Thursday, 13 June 2019

BOOK REVIEW: London is a forest

For anyone who likes exploring London this new book by @thestreettree expert Paul Wood, London is a Forest, offers a new way to look at trees. Words by Nicola Baird (see www.nicolabaird.com for more info about my books and blogs). 

Recommended reading: London is a Forest by Paul Wood.
A great guide for exploring London's trees in an intelligent way full of views and viewpoints.
LONDON IS A FOREST by Paul Wood (Hardie Grant, £12) 

I live in a forest. During May most mornings I was woken by the excited trill of a wren in the tree by my bedroom. Looking out of the window I pick out my favourite trees – usually with the bigger silhouettes. But I like the lollipop tiddlers too, and the way young seedlings suddenly burst up releasing giant-sized leaves from red stalks. 

But this forest isn’t a traditional wild wood of fairy tales. The paths are paved, the tracks are tarmac. It’s busy and polluted. In fact, it’s central London, because London is a forest according to a UN definition. Excitingly London has 8.3 million trees, which is about one tree per person, making it the world’s largest urban forest.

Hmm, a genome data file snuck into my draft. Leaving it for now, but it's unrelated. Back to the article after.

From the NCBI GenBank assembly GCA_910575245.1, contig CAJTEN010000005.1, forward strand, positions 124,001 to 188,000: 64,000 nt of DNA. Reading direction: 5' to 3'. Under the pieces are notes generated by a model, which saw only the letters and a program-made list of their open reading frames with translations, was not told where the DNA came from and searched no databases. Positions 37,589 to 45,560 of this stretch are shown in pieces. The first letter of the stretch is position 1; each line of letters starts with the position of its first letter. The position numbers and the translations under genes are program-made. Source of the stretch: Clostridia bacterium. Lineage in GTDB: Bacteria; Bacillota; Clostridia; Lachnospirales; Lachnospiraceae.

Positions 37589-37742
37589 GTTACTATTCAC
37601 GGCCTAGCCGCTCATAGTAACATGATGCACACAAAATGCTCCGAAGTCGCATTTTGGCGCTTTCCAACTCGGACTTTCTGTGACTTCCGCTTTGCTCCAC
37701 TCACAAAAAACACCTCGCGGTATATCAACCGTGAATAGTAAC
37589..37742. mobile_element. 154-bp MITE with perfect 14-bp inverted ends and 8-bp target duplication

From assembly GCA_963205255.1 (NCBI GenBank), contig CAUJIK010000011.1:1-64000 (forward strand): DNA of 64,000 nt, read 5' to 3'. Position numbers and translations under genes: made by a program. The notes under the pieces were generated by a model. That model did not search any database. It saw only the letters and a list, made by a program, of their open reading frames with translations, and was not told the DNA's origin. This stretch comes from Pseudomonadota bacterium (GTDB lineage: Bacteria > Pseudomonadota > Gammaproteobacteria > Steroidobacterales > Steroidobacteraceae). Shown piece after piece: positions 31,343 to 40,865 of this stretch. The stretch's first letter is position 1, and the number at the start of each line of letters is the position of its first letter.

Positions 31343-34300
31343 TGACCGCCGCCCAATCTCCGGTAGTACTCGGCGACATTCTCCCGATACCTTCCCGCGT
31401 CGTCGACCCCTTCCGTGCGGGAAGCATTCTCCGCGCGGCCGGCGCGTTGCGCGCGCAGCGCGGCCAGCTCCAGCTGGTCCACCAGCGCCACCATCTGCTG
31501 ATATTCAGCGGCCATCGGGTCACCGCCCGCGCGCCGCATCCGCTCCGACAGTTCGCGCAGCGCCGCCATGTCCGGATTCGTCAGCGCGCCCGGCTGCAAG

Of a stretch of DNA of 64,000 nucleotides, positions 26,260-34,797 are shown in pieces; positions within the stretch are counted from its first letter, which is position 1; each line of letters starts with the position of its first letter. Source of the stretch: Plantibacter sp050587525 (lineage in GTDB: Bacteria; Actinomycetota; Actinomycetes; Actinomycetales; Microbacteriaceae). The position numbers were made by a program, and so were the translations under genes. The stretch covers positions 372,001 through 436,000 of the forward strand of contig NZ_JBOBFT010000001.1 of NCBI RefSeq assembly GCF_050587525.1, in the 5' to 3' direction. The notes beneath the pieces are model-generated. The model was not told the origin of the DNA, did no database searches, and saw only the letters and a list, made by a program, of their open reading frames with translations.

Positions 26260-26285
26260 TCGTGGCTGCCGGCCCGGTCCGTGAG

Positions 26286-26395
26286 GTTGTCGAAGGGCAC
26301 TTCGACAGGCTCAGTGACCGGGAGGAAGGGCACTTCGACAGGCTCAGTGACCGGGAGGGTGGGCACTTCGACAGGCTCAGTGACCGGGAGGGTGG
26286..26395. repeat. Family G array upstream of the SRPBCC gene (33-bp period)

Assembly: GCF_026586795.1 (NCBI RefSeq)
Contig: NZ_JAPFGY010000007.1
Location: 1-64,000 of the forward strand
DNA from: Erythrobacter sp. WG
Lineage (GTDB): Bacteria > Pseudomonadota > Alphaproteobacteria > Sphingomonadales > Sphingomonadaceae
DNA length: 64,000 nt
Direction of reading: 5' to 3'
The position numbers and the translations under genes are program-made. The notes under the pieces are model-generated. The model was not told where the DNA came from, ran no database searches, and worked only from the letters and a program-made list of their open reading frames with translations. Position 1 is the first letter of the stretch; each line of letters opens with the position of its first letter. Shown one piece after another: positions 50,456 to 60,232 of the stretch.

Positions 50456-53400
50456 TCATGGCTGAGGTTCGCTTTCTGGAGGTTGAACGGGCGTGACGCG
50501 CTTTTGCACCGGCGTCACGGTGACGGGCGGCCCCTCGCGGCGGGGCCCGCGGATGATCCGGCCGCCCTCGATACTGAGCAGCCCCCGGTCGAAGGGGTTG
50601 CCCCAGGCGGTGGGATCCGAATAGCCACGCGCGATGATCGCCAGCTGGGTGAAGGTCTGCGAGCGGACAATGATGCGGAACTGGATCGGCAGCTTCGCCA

The well-named Paul Wood’s new book London is a Forest is an absolute must-have. Savouring each chapter, I’m reminded of yet another friend or relative who’d be fascinated by the content. As a result my must-buy-it-for list has now grown so long that I think may be forced to recommend rather than make so many purchases. 

So what’s special about this book? 

There’s a short intro that argues the case for why London is a forest which should be required reading. But the basic content is divided into six meandering trails that pass by the best bits of green London. This isn’t just lush royal parks and Thames-side walks, it’s also via the most venerable, most unusual, and most loved trees. Despite 8.3 million to pick out Paul is able to turn any humble tree into a celebrity - and tell you which angle it looks best from...

I did wonder if reading a book of walks might be a bit dull if it was interlaced with turn left here, right there, but the instructions are provided in a different way, with phone-friendly GPS coordinates. Using the margin for GPS coordinates prevents the text from being plied with instructions. This allows the reader to follow a cohesive thread as the author walks us (or maybe cycles as these are mostly 16+ mile/27km+ routes) from tree to tree taking in trails and London viewpoints from: